Toronto: The Philippines is planning its debut in the Islamic bond market as the country's government looks to fund its budget deficit, Finance Secretary Benjamin Diokno said.
The Asian country intends to raise $1 billion in Islamic bonds, also known as sukuk bonds, Diokno said in an interview Thursday on the sidelines of an event in Toronto.
"We want to penetrate the Middle East market," said Treasurer Rosalia de Leon, adding that banks don't have a mandate for the transaction yet. "We're working on the structure" of the notes, she said.
The volume of outstanding sukuk bonds during the 12 months ended June 30 grew by 10 per cent compared to the prior-year period and for the first time exceeded $800 billion, Fitch Ratings said in a report Thursday. While issuance may slow in the third quarter, it is expected to pick up in the final three months of the year, Fitch said.
The government seeks to ease its fiscal burden and bring the budget shortfall to 3 per cent of economic output by the end of president Ferdinand Marcos Jr.'s term in 2028, from around 7 per cent last year.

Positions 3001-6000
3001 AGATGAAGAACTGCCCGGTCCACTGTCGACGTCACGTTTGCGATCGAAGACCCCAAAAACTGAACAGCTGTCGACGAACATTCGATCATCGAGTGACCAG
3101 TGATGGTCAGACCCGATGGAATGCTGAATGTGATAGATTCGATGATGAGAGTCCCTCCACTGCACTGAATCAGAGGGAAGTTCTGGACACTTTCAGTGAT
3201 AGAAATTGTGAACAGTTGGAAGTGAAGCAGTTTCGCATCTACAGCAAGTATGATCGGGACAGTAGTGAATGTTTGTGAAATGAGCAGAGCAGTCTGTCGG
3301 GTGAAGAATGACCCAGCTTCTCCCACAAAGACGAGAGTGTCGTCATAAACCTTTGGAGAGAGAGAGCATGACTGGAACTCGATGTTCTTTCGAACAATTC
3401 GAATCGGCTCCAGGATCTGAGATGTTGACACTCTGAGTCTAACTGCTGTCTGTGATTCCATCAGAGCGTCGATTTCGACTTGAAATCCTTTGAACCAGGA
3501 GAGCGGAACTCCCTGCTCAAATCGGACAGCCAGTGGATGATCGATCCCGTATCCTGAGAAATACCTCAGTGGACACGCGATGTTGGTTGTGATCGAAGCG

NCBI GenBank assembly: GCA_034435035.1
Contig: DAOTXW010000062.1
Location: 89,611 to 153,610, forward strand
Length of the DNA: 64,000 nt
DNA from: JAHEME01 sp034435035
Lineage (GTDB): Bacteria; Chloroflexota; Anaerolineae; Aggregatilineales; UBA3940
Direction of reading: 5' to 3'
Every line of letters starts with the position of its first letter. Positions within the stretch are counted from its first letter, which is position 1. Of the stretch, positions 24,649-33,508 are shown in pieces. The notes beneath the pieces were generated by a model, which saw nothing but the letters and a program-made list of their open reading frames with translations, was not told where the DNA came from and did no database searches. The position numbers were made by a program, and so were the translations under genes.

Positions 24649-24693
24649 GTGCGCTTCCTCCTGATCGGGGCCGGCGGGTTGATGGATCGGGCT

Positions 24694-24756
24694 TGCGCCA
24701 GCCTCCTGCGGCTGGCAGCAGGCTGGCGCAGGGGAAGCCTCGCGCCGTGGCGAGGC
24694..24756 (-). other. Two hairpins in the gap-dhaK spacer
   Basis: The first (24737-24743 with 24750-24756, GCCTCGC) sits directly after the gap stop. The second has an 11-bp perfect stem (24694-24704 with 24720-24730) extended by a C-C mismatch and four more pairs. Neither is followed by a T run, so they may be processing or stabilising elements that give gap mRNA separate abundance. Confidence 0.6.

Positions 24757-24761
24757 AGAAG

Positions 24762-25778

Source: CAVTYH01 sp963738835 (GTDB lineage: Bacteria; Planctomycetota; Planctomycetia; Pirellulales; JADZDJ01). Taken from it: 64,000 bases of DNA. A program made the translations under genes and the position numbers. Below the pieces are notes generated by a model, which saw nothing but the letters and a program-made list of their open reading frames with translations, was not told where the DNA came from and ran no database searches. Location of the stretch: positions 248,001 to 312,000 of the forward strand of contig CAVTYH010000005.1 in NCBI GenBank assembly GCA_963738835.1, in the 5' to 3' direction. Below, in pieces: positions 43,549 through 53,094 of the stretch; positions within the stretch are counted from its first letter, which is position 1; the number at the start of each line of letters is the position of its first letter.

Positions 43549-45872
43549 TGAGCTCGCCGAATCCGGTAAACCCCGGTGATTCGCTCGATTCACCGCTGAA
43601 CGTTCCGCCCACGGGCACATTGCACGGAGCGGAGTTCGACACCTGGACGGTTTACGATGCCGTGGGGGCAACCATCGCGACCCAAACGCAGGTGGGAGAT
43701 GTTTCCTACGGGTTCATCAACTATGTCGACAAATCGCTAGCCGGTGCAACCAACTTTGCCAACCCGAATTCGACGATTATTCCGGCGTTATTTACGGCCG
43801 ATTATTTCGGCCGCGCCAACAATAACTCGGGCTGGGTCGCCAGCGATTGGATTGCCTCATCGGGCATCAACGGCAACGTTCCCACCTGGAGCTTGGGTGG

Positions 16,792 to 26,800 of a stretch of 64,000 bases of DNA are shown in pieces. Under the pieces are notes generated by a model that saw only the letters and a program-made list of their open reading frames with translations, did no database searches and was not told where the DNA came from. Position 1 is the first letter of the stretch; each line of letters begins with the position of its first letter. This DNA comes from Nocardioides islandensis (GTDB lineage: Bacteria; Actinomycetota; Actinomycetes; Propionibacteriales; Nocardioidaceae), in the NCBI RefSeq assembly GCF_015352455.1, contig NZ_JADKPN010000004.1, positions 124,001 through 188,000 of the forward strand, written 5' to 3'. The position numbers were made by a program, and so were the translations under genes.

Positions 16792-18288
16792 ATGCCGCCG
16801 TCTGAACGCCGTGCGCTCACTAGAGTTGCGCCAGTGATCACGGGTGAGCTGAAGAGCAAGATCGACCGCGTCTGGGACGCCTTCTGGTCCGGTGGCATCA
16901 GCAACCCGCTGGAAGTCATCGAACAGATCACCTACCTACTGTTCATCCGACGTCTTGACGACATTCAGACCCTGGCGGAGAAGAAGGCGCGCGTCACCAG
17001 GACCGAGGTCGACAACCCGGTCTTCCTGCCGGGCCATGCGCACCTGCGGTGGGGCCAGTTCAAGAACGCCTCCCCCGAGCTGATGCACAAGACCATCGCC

The transaction "- potentially consisting of a 5-year and a 10-year tranche "- may take place later this year, subject to market conditions, de Leon said. "We are looking at 10 years, but we are also being advised that the sweet spot would be five years," she said.
The Philippines is among Asia's fastest-growing economies, beating growth expectations in the first quarter. Gross domestic product in the three months through March rose 6.4 per cent from a year earlier, compared to a 6.2 per cent median estimate in a Bloomberg survey in May. The government is targeting gross domestic product growth of 6 to 7 per cent this year.
On top of the sukuk transaction, the government plans to raise $2 billion by selling US dollar denominated bonds to retail investors, Diokno said.